[26] but is now disclosed and through the prophetic writings is made known to all nations, according to the command of the eternal God, to bring about the obedience of faith --

[21] Confident of your obedience, I write to you, knowing that you will do even more than I say.

"For the preaching of the cross is to them that perish foolishness, but to us who are saved it is the power of God. For it is written, "I will destroy the wisdom of the wise, and will bring to nothing the understanding of
the prudent." Where is the wise? Where is the scribe? Where is the disputer of this world? Has not God made foolish the wisdom of the world? For after that in the wisdom of God the world by wisdom knew not God, it pleased God by the foolishness of preaching to save them that believe. For the Jews require a sign, and the Greeks seek after wisdom, but we preach Christ crucified, unto the Jews a stumblingblock, and unto the Greeks foolishness. But unto them who are called, both Jews and Greeks, Christ the power of God, and the wisdom of God. Because the foolishness of God is wiser than men; and the weakness of God is stronger than men. For you see your calling, brethren, how that not many wise men after the flesh, not many mighty, not many noble, are called. But God has chosen the foolish things of the world to confound the things that are mighty; and the base things of the world that are despised has God chosen, yes, and the things that are not, to bring to nothing the things that are: that no flesh should glory in his presence" (1:18-29).

1 Corinthians 11:29-31 (New International Version)
29For anyone who eats and drinks without recognizing the body of the Lord eats and drinks judgment on himself. 30That is why many among you are weak and sick, and a number of you have fallen asleep [i.e., Paul believed many Christians had been made ill or even executed by God for not celebrating the Lord's supper the right way].

1 Corinthians 5:5 New American Standard Bible (NASB)
I have decided to deliver such a one to Satan for the destruction of his flesh, so that his spirit may be saved in the day of the Lord Jesus.

1 Corinthians 16:22 King James Version (KJV)
If any man love not the Lord Jesus Christ, let him be Anathema Maranatha.

Jesus not only becomes angry, but erupts in vindictivenes towards "the scribes and Pharisees," calling them a "generation of vipers," "hypocrites," "fools," "blind," "serpents," and "whited sepulchers," upbraiding them with even more menacing threats of being cast into uttermost darkness and a "furnace of fire in which there is only perpetual weeping, wailing, and gnashing of teeth" (Matt. 11:21-24, 12:34, 13:42,49,23:13-33,25:30,25:41-46; Mark 6:10-12, 9:48; Luke 11:39-52). Note the frequency of these "Woe unto you!" passages and the seeming glee with which this eternal punishment is being described. Further note that such invectiveness is not directed at social injustice or poverty or hunger or oppression or slavery or tyranny, but at people who disagree with him. These violent outbursts bespeak a zero tolerance for dissenting opinion and a very conditional interest in (and concern for) prospective followers.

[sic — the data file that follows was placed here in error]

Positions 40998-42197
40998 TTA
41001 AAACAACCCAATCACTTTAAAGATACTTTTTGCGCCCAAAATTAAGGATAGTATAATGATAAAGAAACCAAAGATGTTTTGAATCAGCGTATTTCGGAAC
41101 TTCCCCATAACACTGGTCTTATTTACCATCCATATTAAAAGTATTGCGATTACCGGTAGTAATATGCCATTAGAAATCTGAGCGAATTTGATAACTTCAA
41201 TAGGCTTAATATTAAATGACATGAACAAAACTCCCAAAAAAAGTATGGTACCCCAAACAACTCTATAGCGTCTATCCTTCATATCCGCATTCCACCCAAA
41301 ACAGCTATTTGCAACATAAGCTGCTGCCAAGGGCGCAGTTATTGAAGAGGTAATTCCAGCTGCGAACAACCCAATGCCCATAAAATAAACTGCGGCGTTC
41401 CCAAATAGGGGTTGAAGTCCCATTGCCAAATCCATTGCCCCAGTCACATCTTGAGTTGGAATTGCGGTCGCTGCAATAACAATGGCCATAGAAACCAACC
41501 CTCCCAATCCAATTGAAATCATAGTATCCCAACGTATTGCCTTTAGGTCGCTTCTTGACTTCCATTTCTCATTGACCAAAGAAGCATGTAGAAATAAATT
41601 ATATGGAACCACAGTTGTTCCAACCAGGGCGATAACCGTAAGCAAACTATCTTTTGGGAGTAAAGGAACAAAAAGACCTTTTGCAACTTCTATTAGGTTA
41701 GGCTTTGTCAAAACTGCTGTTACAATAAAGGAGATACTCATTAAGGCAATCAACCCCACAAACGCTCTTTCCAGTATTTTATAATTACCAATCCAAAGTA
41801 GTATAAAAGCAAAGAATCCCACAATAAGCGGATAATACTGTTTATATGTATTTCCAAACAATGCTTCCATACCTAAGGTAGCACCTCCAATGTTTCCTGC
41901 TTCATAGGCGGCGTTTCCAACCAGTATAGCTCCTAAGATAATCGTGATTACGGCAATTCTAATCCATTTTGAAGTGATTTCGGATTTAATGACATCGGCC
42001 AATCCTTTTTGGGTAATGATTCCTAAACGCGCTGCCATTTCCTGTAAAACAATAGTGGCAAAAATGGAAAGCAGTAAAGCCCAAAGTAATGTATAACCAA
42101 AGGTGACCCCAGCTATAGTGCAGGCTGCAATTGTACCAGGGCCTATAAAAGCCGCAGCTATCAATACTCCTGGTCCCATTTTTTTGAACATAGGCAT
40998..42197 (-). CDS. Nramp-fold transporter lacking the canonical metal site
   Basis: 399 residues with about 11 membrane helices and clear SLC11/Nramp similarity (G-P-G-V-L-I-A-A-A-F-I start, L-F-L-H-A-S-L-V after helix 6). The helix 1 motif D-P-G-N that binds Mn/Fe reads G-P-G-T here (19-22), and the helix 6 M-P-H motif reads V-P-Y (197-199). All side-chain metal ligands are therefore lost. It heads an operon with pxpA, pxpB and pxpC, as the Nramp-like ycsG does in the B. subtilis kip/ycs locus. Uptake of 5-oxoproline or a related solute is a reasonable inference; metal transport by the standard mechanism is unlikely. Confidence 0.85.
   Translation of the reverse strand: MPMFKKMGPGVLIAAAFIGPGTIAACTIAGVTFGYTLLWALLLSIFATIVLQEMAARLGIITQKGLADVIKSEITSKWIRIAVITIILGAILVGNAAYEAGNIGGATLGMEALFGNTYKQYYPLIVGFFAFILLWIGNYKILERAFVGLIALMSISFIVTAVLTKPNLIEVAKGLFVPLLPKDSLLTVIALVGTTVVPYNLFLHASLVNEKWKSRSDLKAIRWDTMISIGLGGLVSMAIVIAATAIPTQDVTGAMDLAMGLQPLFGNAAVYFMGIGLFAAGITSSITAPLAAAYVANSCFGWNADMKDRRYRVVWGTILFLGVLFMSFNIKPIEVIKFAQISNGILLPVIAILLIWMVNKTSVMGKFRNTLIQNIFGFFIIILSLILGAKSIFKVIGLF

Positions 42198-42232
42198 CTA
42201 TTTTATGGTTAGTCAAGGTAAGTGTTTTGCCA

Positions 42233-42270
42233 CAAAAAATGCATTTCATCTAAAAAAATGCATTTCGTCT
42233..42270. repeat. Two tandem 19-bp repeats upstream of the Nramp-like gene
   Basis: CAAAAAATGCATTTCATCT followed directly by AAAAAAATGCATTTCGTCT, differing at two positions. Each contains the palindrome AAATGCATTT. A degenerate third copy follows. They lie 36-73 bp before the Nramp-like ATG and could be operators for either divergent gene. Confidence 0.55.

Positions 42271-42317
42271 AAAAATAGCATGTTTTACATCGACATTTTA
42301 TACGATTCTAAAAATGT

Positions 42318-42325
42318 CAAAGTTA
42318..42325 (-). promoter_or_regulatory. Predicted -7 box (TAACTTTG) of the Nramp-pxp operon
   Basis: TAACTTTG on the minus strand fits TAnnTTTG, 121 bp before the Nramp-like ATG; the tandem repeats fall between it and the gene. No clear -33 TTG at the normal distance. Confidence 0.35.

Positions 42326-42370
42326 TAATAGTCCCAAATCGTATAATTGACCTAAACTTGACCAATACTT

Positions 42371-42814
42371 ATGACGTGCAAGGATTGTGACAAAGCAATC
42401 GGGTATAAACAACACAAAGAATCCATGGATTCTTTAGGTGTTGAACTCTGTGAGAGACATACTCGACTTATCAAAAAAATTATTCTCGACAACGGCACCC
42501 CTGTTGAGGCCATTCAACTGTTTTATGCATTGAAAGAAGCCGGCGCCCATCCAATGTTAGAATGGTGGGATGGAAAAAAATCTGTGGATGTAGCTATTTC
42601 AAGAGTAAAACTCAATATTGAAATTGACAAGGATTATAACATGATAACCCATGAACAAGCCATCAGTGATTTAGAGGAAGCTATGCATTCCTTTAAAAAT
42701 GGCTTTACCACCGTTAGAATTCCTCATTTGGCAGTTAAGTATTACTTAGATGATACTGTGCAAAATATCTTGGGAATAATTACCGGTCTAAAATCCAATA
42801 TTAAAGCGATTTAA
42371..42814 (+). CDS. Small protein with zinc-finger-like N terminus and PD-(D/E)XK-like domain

Such is religion.



Plato and Xenophon never portray Socrates behaving in such ways as Paul or Jesus above. On the contrary, he characteristically responds to disagreement and lack of interest with cool detachment and impenetrable unflappability. I cannot imagine him resorting to name-calling, insults, verbal abuse, and threats of the kind that fill the synoptic Gospels.

Anonymous said...

If this is an intro to philosophy class that you teach in a secular institute, then your textbook is quite inappropriate. It is too slanted to the Christian perspective. If my child attended said institute I would most loudly complain about the misuse of public funds to further a Christian apologetical agendal.

Victor Reppert said...

I didn't choose the text myself, and this particular class is at a Christian institution.

But I don't know about objecting to the apologetical agenda. My own personal approach in classes tends to downplay any apologetic agenda I might have. I usually just refer students to my blog if they want to know my own positions. However, I have seen plenty of philosophy teachers with explicit anti-religious agendas who push their non-belief on students. They make it a mission to destroy the faith of their students. It seems hypocritical to criticize advocacy teaching my Christians but not by non-believers.

Jonathan said...

Sorry I'm only getting back to you now, thanks for the info.

Rasmus Møller said...

Please forgive the lengthy quote (from I find Chesterton delightfully on topic: